Tuesday, April 17, 2012
NOTE: This review contains some spoilers.
"I'd rather be dead than be a born-again Christian." -- Babe in In Masks Outrageous and Austere.
The great American playwright Tennessee Williams was working on his last play, In Masks Outrageous and Austere, when he died in 1983. It is a fair assumption to make that the play was completed by others, but the playbill for the first production at the Culture Project on Bleecker Street in the east village of Manhattan, doesn't say who -- maybe the director, David Schweizer? There are sections that are clearly the work of Williams [or a parody thereof] -- dithery women rushing on breathlessly -- but other sections could be the work of anyone.
The play officially opened on Monday, April 16th 2012. [NOTE: This review is based on a preview I saw the week before.] There is every attempt to give the play a handsome production, hopefully to distract from the fact that In Masks Outrageous and Austere isn't very good. Williams was still capable of writing great plays in his late period -- Vieux Carre is a masterpiece -- but Masks probably didn't need to be completed or disinterred.
The plot, such as it is, is as follows: Wealthy "Babe" (Shirley Knight), her gay husband Billy (Robert Beitzel), and his boyfriend Jerry (Sam Underwood), who is employed by Babe, are all apparently kidnapped to an unknown place by men known as the "Gideons." There is a weird, evangelist-type neighbor, Mrs. Gorse-Bracken (Alison Fraser) with a "retarded" son named Playboy (Connor Buckley), who never speaks. Babe has an assistant named Peg (Pamela Shaw) who is carrying on with a grease monkey named Joey (Christopher Halladay). Other minor characters show up who add nothing to the show.
It's interesting to remember that in the decade before Williams died, Shirley Knight's husband John Hopkins wrote the Broadway play Find Your Way Home, in which a married man with a wife falls in love with a younger gay hustler; in other words a triangle situation similar to the one in Masks. Find Your Way Home was deeply flawed. but it was a better play than Williams' absurdist comedy-drama.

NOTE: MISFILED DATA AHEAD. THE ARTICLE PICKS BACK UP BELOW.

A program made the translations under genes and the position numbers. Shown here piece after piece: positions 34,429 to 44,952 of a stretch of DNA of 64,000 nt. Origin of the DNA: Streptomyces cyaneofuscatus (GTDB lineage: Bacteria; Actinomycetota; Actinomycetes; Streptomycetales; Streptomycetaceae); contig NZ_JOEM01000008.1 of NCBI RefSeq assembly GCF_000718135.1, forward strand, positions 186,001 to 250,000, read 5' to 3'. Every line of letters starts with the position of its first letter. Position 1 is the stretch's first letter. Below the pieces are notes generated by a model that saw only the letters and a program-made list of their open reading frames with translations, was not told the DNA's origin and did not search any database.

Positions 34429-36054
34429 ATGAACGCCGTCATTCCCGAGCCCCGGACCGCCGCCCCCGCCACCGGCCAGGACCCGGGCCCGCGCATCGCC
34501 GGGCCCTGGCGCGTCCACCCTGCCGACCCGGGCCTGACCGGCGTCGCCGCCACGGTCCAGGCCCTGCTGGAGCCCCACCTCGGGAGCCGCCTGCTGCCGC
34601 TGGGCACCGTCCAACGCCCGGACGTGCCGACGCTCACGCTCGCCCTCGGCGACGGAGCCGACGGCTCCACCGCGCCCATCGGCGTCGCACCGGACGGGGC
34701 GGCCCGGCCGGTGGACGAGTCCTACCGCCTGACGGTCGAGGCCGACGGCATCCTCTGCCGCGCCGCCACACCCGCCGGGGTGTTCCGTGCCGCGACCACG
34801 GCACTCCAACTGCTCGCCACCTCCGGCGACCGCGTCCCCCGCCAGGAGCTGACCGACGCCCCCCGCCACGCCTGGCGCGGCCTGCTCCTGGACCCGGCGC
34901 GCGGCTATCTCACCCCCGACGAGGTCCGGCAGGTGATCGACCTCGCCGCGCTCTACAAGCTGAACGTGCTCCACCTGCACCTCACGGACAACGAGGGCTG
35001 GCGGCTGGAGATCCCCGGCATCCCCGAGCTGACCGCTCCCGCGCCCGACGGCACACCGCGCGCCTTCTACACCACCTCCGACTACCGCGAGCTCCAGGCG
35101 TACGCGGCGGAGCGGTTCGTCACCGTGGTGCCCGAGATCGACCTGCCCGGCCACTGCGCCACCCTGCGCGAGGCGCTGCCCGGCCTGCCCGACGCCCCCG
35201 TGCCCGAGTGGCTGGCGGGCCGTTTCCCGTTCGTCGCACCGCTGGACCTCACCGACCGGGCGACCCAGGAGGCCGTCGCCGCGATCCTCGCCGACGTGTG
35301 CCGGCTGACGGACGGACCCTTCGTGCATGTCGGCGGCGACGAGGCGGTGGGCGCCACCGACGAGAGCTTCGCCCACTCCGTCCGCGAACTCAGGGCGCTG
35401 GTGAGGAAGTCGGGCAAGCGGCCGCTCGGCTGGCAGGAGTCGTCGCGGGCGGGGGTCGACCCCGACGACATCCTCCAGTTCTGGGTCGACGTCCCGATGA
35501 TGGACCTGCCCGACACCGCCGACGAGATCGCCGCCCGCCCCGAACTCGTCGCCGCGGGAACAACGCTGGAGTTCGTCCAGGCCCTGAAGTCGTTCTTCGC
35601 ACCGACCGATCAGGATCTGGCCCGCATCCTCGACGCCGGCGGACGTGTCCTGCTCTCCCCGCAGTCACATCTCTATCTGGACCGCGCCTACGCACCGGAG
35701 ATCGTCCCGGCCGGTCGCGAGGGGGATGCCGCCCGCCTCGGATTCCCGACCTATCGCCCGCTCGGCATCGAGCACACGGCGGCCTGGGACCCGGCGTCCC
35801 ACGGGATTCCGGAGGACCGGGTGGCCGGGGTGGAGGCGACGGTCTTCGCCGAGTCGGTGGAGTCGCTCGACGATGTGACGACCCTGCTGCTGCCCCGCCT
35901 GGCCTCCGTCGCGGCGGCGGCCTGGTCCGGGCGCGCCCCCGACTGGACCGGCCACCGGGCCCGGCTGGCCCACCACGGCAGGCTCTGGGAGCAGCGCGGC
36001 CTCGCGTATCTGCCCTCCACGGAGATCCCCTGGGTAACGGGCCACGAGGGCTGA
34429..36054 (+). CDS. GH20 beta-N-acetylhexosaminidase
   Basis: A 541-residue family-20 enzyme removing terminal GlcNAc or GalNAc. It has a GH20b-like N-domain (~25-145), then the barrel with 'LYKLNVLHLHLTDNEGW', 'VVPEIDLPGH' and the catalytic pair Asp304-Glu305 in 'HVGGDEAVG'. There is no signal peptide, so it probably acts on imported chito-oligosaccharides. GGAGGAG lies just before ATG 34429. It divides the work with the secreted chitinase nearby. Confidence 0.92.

Babe is cut from a long line of Williams faded heroines and seems to have an interesting bisexual back story. We really don't learn much about Billy and even less about his younger lover. Billy simply seems to be a rather pathetic gigolo. The play's best scenes remember that there is a "situation" here and has wife confronting lover and vice versa, while weak Billy never really deals with anything.
At the end of the play the "Gideons" -- representatives of the outraged Moral Majority; who knows? -- shoot and kill both Billy and Jerry [after Babe walks off to the beach], so what we're left with basically is two dead gay guys. Great!
Williams must be given credit for opening the doors to depictions of homosexuality in American theater. The trouble is as Williams got older he didn't really stay up to date with the new attitudes of Gay Liberation, so some of his plays seem rather dated and pre-Stonewall in their dealings with gay characters and situations. Maybe he felt Find Your Way Home already dealt with the husband-wife-boyfriend triangle and wanted to do something different. Maybe he just wrote himself out and had little else to say. He tried to experiment and be modern as the decades proceeded, but only when he literally went back to his roots with Vieux Carre -- the play deals with his early life in a New Orleans hotel with various eccentric boarders -- did he produce a work of lasting merit.
Still, even a mediocre or bad Williams play has interesting things in it, and Masks is no exception. There are some good scenes and amusing, trenchant dialogue. I believe that most of the audience members were applauding not for the play but for the actors. Shirley Knight, a very gifted lady [and she looks great at 76!], is wonderful as Babe. She's so good that you wish she'd been given a better vehicle to perform in. Alison Fraser is also quite good, and it's not her fault if her role is so irritating that in the second act you cringe each time she appears. Beitzel's [presumably] put-upon southern accent occasionally swallows his dialogue, but he does his best with an under-written role. [It could be argued that Billy is another in a long line of Williams gigolos.] Sam Underwood is quite effective as Jerry, the only character you really feel any sympathy for, despite his motives never being completely delineated. The supporting cast is quite competent for the most part. One of the best performances isn't live, but on video when Babe makes a phone call to her doctor, whom I believe is played very well by an uncredited Austin Pendleton. [If I'm wrong my apologies to Pendleton and whomsoever played the part.]
One utterly tasteless aspect of the morally-ambiguous play is the treatment of the mentally disturbed "Playboy," who is apparently a minor and is molested both off-stage and on by more than one character.
In conclusion, Masks might have been a much more successful play if Williams had more fully developed the characters and examined the triangle situation with more depth and veracity, instead of going off on surrealistic tangents. Still, the audience seemed to be having a good time, which is not true for every evening at the theater.
The Culture Project, which produced the play, is "dedicated to addressing critical human rights issues." It appears that Masks was a bit of a stretch.